What is cocaine addiction?
This is a stimulant drug, which means that it speeds up the messages travelling between the brain and the rest of the body. It is commonly snorted, inhaled, or injected into the veins. Cocaine addiction is far more common than people think, which makes its powerful effects, even worse an enemy to deal with in drug rehab!
Cocaine comes from the leaves of the coca bush (Erythroxylum coca), which is native to South America. The leaf extract is processed to produce 3 different forms of cocaine:
- Cocaine hydrochloride: a white, crystalline powder with a bitter, numbing taste. Cocaine hydrochloride is often mixed, or ‘cut’, with other substances such as lactose and glucose, to dilute it before being sold.
- Freebase: a white powder that is more pure with less impurity than cocaine hydrochloride.
- Crack: crystals ranging in colour from white or cream to transparent with a pink or yellow hue, it may contain impurities.
Risk of cocaine addiction
Cocaine is a highly, highly addictive drug. People who suffer with cocaine addiction may eventually prefer taking the drug to any other activity – their lifestyles may alter completely as the cocaine addiction takes hold more firmly. Life tends to leave along with quality, dignity, passion, manners, ethics and core values and beliefs.
There have been cases of mothers selling their child, professionals spending thousands of dollars on binges costing from $20,000 to $50,000. Some may lose their jobs, families, become bankrupt, and even die. Never mind effects on everyday relationships, jobs, divorce, child issues and so on.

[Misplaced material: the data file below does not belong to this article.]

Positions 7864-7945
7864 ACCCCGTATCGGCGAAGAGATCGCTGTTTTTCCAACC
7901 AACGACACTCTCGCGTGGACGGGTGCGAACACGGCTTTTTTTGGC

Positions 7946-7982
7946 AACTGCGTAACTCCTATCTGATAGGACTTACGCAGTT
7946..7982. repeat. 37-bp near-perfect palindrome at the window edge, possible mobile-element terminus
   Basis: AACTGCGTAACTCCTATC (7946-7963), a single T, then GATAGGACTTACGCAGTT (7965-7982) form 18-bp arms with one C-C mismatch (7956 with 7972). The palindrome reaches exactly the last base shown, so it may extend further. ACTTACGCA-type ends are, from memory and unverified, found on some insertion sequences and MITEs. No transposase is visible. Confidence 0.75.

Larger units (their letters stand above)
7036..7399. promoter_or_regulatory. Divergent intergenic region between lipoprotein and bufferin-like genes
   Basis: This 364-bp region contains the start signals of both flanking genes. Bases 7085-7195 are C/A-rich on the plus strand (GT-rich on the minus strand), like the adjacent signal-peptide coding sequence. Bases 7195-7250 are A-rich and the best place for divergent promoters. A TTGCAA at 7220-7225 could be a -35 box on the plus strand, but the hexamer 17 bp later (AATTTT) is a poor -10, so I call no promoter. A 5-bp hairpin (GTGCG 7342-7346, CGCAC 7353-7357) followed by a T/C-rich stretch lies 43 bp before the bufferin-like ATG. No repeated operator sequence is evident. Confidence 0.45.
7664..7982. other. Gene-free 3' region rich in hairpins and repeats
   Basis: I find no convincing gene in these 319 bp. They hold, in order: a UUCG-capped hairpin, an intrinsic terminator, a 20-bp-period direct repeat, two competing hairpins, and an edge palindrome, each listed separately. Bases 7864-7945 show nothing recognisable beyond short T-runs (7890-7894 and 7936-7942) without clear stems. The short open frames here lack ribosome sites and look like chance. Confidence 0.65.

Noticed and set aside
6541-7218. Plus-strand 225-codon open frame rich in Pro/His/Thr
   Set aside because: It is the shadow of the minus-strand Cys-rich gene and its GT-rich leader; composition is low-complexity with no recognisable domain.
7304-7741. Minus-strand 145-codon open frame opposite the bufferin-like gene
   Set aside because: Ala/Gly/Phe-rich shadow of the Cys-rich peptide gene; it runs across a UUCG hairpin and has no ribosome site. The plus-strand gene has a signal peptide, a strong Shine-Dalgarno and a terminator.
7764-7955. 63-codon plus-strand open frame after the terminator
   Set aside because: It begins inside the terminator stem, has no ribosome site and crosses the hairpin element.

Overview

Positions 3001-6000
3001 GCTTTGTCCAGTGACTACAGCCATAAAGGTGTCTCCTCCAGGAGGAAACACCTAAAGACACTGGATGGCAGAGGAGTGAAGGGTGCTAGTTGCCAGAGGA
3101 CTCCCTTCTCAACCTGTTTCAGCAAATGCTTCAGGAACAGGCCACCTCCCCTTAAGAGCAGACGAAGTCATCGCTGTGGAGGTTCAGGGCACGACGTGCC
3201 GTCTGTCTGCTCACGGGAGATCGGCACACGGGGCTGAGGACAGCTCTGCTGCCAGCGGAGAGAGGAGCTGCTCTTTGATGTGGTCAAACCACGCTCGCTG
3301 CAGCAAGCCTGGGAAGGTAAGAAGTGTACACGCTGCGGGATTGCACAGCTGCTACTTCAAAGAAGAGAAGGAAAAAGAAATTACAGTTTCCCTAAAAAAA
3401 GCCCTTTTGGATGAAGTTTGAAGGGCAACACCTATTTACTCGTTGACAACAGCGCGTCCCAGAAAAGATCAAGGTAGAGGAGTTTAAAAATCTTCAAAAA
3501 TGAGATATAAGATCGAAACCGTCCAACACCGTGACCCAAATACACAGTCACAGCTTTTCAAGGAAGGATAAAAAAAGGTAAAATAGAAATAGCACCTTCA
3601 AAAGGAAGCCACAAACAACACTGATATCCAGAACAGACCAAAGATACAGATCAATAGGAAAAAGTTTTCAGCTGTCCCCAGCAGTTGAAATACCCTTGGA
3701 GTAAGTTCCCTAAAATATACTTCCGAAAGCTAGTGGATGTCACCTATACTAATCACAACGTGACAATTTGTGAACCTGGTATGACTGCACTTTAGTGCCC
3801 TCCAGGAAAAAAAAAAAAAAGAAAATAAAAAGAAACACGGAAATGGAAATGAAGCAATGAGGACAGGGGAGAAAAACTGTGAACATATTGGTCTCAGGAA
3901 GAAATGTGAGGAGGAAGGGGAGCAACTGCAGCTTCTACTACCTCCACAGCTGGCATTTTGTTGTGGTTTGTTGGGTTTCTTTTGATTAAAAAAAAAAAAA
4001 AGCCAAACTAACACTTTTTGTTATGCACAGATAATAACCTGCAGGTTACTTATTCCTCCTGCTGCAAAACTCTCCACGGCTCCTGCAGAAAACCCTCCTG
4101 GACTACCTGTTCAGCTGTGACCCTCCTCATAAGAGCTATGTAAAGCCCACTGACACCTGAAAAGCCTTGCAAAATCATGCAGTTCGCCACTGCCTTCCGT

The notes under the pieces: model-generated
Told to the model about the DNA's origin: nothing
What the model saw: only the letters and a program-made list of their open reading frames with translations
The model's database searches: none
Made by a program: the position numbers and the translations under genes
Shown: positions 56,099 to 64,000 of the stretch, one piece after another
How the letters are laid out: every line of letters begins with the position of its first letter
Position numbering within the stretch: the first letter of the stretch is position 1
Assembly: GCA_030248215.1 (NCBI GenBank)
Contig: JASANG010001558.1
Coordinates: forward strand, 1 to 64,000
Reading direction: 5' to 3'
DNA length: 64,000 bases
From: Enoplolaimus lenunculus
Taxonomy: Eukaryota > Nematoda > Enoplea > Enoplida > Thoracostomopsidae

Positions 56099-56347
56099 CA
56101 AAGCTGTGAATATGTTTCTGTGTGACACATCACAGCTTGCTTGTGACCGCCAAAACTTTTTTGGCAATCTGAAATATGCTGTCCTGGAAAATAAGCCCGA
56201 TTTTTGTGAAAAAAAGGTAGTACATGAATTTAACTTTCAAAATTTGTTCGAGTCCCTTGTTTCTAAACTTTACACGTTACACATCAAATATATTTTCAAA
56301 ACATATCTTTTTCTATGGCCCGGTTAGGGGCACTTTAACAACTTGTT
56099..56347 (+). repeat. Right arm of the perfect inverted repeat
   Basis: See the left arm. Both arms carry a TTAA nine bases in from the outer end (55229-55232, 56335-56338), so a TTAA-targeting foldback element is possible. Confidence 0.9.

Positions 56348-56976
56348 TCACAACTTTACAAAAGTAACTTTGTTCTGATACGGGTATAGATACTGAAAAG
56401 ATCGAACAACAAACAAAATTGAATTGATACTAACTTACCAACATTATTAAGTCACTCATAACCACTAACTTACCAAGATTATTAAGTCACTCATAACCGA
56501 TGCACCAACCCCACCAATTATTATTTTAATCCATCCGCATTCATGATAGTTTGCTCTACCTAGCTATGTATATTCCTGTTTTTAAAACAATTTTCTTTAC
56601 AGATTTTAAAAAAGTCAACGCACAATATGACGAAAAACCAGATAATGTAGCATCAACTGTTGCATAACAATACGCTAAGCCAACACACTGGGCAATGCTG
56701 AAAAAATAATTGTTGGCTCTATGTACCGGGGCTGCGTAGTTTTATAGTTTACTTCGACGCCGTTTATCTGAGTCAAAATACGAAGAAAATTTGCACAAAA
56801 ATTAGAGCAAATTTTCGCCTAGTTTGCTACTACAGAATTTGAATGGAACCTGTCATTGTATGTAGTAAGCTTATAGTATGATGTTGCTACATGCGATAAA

Physical changes in the brain
Scientists at the University of Cambridge in England identified abnormal brain structure in the frontal lobe of the brain of cocaine users that are associated with their cocaine addiction-using behavior.
The team scanned the brains of 120 individuals, half of whom were addicted to cocaine. They found that the cocaine users had widespread loss of grey matter that was directly linked to how long they had been using cocaine – the longer the abuse, the greater the loss.
The researchers also found that those with the most reduction in volume had the greatest compulsivity.
The basal ganglia, the brain reward system where cocaine exerts its actions, was also found to be much larger among those dependent on the drug. However, there was no association between the size of the enlargement and how long the person had been doing coke. The scientists believe that the enlargement may have occurred before usage, meaning that there are people who are more vulnerable to the effects.
Dr. Karen Ersche, who works at the Behavioural and Clinical Neuroscience Institute at the University of Cambridge, said:
“This research gives us important insight into why some people are more vulnerable to drug addiction. Not only is this important for the future development of more effective therapeutic interventions for people who have become dependent on drugs, it will also inform improved strategies to prevent cocaine addiction in the first place.”